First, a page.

Living in Georgian England was very different from our life today in modern times. Imagine not having electricity, heating or fresh running water. These three things make modern life comfortable, but to a cottager who had none of these, life was busy from the moment they arose in the morning until they retired to their beds in the evening.
Water is all important for bathing, cleaning and laundry. Larger houses had their own wells but cottagers visited the public well to draw their water; a laborious task. Keep in mind one person can carry two buckets of water at a time but these two buckets are not enough to get through the day. Once you have filled your kettle, cooked and washed up your dishes with these two buckets of water, you would most likely have to return to the well. Laundry would be washed in large copper tubs, boiled and then hung to dry requiring several more trips to the well, but before you could even begin doing your laundry, you must make your own soap. It was tiring work and those who could afford it would enlist the help of the local char woman. The weather dictated when you may do your laundry and rainy spells that lasted for more than a week were a frustrating setback indeed. Many did not have tubs for personal bathing and were limited to a bowl and pitcher for their toilette, however, should you own a tub to bathe in, it would require a lot of water to fill and so a nice long soak was not something one indulged in more than once a week and on those occasions each in turn in the household would often bathe in the same water.
Cottagers as well as those who lived in larger houses would have kitchen gardens in which their vegetables were grown. Every inch of garden would be utilised, front and back. Flowers were a luxury and often the only place left for them to grow was close to or in vines on the cottage. Things were eaten in season and also preserved for winter when the garden was not producing. Vegetables were salted, kept in root cellars or pickles and chutneys were made. Fruit was dealt with in the same manner and all of these tasks took time. It’s safe to say that a good portion of your week was spent in your garden sowing, weeding or harvesting. The garden also had to be nourished and “put to bed” in colder months, ready for the spring sowing.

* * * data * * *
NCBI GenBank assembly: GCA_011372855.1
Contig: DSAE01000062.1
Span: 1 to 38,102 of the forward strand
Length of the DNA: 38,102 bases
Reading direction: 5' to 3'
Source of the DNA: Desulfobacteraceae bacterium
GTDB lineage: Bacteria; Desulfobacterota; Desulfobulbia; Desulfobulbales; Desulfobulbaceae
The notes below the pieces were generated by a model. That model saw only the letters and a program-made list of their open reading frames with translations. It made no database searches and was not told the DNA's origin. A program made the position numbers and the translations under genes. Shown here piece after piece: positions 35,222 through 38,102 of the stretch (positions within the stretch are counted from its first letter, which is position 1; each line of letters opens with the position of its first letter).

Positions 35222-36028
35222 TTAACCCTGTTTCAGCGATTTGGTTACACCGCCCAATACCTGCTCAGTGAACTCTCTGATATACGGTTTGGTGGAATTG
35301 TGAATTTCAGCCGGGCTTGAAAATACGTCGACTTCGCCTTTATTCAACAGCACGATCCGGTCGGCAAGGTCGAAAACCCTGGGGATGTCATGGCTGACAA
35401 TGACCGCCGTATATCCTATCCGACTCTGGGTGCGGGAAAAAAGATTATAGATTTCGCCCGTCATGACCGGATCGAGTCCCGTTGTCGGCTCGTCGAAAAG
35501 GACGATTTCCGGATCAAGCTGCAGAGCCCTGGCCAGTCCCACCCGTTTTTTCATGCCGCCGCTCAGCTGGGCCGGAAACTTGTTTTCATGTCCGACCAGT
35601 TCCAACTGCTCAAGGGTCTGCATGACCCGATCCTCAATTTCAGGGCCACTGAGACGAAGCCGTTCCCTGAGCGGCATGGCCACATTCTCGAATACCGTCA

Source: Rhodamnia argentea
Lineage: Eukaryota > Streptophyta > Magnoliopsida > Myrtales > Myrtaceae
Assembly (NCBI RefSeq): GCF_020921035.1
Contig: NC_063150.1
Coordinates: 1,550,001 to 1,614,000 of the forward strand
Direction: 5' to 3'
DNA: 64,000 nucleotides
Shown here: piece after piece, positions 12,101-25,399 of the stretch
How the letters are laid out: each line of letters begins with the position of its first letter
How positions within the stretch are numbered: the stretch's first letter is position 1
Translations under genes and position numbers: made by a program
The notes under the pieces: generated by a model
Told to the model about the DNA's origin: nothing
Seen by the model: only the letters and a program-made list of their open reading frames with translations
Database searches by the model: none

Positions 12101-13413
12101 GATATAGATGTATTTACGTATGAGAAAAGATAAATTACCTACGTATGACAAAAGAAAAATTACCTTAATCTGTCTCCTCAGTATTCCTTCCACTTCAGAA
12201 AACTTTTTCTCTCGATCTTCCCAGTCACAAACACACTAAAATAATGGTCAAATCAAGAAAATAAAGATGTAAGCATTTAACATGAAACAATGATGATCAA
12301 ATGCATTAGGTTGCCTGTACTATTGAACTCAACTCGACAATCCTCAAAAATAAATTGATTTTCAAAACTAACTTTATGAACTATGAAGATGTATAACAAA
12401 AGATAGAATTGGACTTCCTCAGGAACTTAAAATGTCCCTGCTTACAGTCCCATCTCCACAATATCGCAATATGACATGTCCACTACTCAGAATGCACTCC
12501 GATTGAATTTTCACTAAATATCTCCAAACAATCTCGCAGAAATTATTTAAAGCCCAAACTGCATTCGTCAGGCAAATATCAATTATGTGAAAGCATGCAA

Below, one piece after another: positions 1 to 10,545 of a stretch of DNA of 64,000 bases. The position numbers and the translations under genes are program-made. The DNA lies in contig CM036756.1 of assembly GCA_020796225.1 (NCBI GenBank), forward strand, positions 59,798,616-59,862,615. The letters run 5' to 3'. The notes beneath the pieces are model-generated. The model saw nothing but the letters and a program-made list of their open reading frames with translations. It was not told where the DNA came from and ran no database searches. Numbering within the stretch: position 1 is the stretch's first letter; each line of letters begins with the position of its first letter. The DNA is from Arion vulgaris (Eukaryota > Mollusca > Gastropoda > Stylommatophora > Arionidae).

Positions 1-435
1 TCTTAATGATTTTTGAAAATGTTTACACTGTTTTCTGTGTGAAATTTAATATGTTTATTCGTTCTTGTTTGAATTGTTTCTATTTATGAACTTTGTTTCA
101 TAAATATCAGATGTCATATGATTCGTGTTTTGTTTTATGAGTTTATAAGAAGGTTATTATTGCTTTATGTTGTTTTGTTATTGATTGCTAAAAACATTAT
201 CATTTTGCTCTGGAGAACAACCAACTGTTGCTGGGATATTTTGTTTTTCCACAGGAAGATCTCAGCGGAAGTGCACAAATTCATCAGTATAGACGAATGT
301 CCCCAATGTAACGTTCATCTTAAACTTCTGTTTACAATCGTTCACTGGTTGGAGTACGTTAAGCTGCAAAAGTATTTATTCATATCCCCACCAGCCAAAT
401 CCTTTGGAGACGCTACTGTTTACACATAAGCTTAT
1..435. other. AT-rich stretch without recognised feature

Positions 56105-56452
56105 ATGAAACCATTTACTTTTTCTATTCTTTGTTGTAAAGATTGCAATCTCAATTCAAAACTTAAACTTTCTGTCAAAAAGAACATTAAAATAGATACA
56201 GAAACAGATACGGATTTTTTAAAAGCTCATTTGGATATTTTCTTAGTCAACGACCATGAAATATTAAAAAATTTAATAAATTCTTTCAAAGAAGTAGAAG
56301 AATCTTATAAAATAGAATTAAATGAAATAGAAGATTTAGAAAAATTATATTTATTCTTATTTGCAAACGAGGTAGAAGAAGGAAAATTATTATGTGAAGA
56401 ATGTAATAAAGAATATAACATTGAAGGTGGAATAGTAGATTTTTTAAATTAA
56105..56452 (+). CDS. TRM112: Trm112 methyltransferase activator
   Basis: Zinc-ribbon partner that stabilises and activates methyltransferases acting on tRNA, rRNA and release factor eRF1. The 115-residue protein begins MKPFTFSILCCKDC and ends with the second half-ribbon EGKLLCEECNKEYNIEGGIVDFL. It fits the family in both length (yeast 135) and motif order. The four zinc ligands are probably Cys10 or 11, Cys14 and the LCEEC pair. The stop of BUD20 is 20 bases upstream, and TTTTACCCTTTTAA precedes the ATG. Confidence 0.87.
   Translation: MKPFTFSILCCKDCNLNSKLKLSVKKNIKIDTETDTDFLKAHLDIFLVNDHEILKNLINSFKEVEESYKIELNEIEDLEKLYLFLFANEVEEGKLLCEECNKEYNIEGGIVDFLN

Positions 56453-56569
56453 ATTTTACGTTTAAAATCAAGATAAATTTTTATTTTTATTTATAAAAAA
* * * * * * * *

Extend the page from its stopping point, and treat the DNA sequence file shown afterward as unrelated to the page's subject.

Not everyone was able to visit the market or the shops for their groceries; many kept chickens for eggs and meat, pigs whose meat may be smoked or dry cured and put by, their diet was also supplemented with rabbits that were brought in by the men. Because the woodland was owned by the estate, hunting in the wood for deer, or game birds was not permissible, and poachers were severely dealt with. Chickens and pigs must be fed and kept in good living areas which meant cleaning the chicken coops, keeping fences in good repair to deter the fox and maintaining pig sties was also added to the list of your daily chores.